Investing.com -- EUR/USD fell sharply on Wednesday, as optimistic U.S. employment data combined with disappointing monthly inflation in the euro zone propped up the dollar against its European counterpart.
The currency pair wavered between a low of 1.1158 and a high of 1.1261, before settling at 1.1177, down 0.0072 or 0.64%. EUR/USD remained in a tight holding pattern for the month, not falling below 1.10 or moving above 1.15. For the month of September, the pair was relatively flat falling by only 0.05% over the last 30 days of trading.
EUR/USD likely gained support at 1.1086, the low from Sept. 3 and was met with resistance at 1.146, the high from Sept. 18.
On Wednesday morning, payroll processing firm ADP said U.S. non-farm private employment rose by 200,000 in September, above analysts' expectations of a 190,000 gain. In August, the economy added only 186,000 non-farm private positions, a figure that was downwardly revised from a previous total of 190,000. By comparison, though, the initial government report only showed a spike of 140,000 jobs last month.
The reading provides optimism for Friday's highly-anticipated national employment report, one which is expected to be closely watched by the Fed. Earlier this month, the Federal Open Market Committee indicated that it wanted to see further improvement in the labor market before it rose its benchmark Federal Funds Rate for the first time in nearly a decade. In brief remarks at the Federal Reserve Bank of St. Louis Community Banking Conference on Wednesday, Yellen did not comment on the Fed's current monetary policy. Last week, Yellen indicated that the Fed will likely raise rates before the end of the year barring unforeseen developments in the global economy.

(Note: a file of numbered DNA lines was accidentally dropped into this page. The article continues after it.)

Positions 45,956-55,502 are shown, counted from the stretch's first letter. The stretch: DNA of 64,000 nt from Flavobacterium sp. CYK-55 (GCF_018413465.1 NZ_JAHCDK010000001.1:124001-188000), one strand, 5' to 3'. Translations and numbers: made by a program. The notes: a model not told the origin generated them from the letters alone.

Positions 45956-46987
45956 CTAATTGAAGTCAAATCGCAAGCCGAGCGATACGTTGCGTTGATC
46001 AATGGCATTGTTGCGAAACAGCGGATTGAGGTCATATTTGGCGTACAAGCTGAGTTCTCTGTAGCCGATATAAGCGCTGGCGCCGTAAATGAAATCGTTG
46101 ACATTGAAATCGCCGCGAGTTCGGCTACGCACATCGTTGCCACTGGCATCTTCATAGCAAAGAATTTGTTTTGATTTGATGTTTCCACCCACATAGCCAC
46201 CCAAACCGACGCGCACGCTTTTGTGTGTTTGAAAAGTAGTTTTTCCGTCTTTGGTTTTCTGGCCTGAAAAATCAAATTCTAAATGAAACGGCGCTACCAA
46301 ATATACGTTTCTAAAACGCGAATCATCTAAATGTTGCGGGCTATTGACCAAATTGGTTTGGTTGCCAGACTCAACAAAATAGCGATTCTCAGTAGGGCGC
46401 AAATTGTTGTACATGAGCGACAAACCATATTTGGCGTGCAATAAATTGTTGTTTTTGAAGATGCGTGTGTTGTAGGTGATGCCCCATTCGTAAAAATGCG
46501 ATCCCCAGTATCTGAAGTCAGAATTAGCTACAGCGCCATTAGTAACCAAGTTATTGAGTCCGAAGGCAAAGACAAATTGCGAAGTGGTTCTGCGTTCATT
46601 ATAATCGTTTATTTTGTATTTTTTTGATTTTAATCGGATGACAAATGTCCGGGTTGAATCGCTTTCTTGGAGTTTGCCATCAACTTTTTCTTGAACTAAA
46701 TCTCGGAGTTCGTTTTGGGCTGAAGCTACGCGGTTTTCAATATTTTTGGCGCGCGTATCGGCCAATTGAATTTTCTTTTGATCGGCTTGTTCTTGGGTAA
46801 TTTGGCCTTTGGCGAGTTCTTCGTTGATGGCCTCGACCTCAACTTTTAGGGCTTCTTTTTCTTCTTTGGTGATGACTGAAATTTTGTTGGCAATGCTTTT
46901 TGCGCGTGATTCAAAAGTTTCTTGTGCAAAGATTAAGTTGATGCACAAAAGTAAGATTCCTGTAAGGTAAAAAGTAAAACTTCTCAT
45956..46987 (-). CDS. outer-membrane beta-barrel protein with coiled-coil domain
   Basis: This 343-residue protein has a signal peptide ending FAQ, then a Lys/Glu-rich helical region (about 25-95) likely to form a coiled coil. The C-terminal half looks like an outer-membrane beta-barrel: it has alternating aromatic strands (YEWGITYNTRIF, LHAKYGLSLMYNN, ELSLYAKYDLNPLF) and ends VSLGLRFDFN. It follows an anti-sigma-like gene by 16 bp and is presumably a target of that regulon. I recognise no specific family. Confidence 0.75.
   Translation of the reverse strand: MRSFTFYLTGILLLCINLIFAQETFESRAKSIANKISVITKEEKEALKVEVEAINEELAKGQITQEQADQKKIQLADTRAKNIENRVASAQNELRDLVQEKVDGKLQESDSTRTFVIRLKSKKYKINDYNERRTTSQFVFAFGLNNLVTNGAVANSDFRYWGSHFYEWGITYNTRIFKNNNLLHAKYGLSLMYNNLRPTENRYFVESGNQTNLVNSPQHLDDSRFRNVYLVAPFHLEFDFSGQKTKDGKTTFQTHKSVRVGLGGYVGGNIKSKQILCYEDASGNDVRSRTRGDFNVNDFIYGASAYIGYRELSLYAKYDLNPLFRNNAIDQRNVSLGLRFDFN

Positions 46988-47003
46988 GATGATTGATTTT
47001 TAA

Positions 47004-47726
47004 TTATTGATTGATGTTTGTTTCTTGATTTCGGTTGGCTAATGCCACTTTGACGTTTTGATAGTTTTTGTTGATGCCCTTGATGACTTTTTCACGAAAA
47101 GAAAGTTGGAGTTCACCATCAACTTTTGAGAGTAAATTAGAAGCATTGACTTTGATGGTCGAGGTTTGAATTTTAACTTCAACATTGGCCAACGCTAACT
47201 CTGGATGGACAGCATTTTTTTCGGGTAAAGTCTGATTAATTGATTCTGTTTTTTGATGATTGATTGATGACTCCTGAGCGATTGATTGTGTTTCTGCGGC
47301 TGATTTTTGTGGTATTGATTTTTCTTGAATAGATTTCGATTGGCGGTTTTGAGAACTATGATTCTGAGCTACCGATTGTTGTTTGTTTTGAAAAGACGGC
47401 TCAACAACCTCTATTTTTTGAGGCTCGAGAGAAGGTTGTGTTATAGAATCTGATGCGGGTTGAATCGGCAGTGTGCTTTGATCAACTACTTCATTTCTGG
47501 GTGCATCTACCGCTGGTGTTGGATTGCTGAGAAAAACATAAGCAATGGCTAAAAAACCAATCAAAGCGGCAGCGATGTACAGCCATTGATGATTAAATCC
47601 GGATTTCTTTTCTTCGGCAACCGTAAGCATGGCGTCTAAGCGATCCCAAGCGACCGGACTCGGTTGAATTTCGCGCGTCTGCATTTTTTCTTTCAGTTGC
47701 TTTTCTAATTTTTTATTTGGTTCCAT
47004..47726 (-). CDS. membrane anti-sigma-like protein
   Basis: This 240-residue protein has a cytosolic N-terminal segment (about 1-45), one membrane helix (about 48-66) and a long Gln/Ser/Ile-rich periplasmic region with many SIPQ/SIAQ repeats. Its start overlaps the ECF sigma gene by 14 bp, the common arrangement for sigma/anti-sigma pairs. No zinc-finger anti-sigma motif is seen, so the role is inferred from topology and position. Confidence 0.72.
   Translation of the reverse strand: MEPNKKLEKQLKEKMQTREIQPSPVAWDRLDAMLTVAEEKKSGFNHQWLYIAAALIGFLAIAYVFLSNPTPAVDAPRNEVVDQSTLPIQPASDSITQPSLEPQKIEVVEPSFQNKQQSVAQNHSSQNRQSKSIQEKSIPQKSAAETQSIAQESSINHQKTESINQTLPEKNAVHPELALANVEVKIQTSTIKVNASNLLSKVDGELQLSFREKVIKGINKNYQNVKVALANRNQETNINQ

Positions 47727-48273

A rate hike by the FOMC is viewed as bullish for the dollar, as it could spur foreign investors to pile into the greenback to take advantage of higher yields.
When the U.S. Department of Labor releases its September jobs report on Friday, it is expected to show that the economy added 203,000 non-farm payrolls this month, up from a subpar gain of 173,000 in August. Restrained by weakness in energy equipment and soft exports, manufacturing jobs fell by 17,000 last month. A downturn in commodities also resulted in a decline of 9,000 in mining positions. The losses were offset by a 33,000 gain in professional and business service jobs, as well as an 11,000 rise in temporarily held positions.
Elsewhere, Eurostat, the statistical body of the European Union, reported that the annual rate of inflation declined by 0.1% in September, below estimates of a flat reading. It marked the first time in six months that deflation in the euro zone moved lower on an annual basis.
Meanwhile, yields on the U.S. 10-Year dipped more than two basis points to fresh monthly lows at 2.035% before closing at 2.039%.
The U.S. Dollar Index, which measures the strength of the greenback versus a basket of six other major currencies, jumped more than 0.4% to an intraday high of 96.56, before falling back to 96.39. The dollar was held back slightly by disappointing manufacturing data, as the Chicago Purchasing Managers Index dropped nearly six points to 48.7, falling to a four-month low.
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